It's the instances where a person is one but not the other that add complexity to the issue. Take Brazil, for example. Brazil is a country in Latin America, so Brazilians are Latinos. But Brazilians speak Portuguese, not Spanish, so they're not Hispanic. On the contrary, people from Spain speak Spanish, so they're considered Hispanic. But Spain is not in Latin America, so the Spanish are not Latino. (The adjective "Spanish," it should be said, only refers to people from Spain). Things get more complex still when you consider that the root word for "Hispanic" is "Hispania," the Roman name for the Iberian Peninsula. Because the Iberian Peninsula also contained Portugal, one could argue that people of Portuguese-speaking descent—like Brazilians—are also Hispanic. Hear the other strange exceptions to these rules in the videos below.
What's The Difference Between Hispanic And Latino?
The terms "Hispanic" and "Latino" are often used interchangeably, but they don't mean the same thing. In the broadest sense, "Hispanic" refers to those with a Spanish-speaking background and "Latino" refers to those with Latin-American heritage. Put another way, "Hispanic" is about language; "Latino" is about geography. Both of these terms are used almost exclusively to describe those living in the United States. The good news is that if you do use them interchangeably, you have a good chance of being right: the majority of Latinos are also Hispanic, and the majority of Hispanics are also Latino.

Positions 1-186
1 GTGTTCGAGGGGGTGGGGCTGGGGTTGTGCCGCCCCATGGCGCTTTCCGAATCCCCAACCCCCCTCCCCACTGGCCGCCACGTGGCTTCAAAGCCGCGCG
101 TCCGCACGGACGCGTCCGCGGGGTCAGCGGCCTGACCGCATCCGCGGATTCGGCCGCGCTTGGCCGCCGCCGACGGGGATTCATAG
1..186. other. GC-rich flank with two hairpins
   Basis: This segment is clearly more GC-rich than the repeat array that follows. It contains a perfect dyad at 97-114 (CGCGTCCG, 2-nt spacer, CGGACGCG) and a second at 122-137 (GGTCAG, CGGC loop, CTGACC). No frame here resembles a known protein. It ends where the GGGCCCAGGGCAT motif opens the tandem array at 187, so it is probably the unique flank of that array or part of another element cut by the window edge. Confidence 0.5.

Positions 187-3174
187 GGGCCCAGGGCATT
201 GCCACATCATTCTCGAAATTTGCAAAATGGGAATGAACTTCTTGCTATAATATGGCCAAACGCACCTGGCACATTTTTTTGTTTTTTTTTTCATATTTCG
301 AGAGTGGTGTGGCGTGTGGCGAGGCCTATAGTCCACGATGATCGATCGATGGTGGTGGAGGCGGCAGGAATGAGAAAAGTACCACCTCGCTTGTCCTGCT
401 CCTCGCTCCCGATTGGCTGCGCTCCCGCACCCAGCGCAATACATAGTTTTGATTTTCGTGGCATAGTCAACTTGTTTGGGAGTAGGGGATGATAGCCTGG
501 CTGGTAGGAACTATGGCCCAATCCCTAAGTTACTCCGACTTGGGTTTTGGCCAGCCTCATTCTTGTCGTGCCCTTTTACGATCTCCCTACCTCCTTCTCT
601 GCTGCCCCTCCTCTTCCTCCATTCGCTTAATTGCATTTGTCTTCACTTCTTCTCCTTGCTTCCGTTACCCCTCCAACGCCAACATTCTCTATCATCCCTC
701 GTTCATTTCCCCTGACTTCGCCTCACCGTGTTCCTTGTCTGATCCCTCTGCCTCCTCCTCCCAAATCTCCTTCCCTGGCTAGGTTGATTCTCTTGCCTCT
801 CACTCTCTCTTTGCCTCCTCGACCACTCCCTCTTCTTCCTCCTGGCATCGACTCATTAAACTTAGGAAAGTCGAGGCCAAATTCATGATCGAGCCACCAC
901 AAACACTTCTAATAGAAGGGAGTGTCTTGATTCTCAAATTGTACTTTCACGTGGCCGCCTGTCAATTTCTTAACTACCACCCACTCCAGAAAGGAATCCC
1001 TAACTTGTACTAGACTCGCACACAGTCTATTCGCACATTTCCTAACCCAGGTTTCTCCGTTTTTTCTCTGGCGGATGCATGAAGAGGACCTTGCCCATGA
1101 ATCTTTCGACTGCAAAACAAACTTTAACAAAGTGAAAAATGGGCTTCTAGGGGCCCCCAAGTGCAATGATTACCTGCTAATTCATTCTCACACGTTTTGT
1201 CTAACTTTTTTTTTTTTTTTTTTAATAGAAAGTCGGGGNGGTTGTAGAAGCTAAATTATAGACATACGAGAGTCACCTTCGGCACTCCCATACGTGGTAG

What's The Difference Between Latino and Hispanic?
On paper, it's simple. In practice, it's much more complicated.
Key Facts In This Video
The word "Hispanic" comes from the Latin word "Hispanicus," meaning "from Hispania," which was a province of the Roman Empire. (0:26)
People from of Spanish descent are Hispanic, but not Latino; and people from Portuguese descent are Latino, but not Hispanic. (2:57)
People of European and Amerindian descent are Mestizo. (7:10)
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